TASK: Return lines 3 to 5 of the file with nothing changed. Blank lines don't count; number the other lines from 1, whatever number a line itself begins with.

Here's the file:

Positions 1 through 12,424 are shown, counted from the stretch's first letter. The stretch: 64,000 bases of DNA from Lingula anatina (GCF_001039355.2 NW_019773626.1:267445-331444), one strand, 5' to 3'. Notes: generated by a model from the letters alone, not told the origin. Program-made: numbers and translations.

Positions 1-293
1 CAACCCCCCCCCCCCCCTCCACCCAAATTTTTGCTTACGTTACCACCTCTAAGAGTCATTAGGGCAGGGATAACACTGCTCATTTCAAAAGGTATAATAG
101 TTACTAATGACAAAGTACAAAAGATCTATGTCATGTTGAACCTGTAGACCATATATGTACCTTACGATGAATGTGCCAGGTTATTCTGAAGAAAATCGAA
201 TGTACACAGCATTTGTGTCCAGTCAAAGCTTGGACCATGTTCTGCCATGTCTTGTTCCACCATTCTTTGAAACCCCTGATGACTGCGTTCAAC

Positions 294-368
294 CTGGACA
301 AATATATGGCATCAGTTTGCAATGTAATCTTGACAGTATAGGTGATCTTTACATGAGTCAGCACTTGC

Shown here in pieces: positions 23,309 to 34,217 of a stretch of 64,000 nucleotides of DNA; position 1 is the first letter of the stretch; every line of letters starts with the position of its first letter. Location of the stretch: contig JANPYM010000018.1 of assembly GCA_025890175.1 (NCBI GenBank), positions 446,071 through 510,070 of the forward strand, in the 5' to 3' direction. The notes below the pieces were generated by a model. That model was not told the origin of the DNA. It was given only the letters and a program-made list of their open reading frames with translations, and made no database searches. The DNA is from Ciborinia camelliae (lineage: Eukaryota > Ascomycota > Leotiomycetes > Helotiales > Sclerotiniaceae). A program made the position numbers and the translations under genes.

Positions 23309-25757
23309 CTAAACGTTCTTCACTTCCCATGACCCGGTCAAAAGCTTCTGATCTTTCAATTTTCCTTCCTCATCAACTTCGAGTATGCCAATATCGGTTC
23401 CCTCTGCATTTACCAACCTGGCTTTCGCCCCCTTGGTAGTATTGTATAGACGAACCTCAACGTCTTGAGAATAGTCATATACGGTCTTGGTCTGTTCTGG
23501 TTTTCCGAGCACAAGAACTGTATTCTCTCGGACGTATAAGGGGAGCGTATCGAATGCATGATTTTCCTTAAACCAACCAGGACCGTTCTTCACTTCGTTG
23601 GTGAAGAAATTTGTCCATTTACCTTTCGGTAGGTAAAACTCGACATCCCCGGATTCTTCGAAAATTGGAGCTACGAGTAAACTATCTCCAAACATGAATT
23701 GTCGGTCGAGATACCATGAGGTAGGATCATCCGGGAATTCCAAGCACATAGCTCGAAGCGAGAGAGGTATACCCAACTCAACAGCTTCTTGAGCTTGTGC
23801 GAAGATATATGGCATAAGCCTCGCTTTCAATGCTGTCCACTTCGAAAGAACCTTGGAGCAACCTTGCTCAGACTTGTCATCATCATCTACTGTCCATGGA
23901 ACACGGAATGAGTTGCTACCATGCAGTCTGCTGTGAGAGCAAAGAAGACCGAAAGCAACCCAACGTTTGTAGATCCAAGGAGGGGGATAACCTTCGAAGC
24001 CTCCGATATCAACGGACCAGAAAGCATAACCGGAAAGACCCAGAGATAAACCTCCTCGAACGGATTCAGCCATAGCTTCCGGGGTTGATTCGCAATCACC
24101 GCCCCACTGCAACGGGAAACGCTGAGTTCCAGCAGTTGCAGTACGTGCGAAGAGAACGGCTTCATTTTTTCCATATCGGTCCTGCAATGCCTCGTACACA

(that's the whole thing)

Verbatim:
1 CAACCCCCCCCCCCCCCTCCACCCAAATTTTTGCTTACGTTACCACCTCTAAGAGTCATTAGGGCAGGGATAACACTGCTCATTTCAAAAGGTATAATAG
101 TTACTAATGACAAAGTACAAAAGATCTATGTCATGTTGAACCTGTAGACCATATATGTACCTTACGATGAATGTGCCAGGTTATTCTGAAGAAAATCGAA
201 TGTACACAGCATTTGTGTCCAGTCAAAGCTTGGACCATGTTCTGCCATGTCTTGTTCCACCATTCTTTGAAACCCCTGATGACTGCGTTCAAC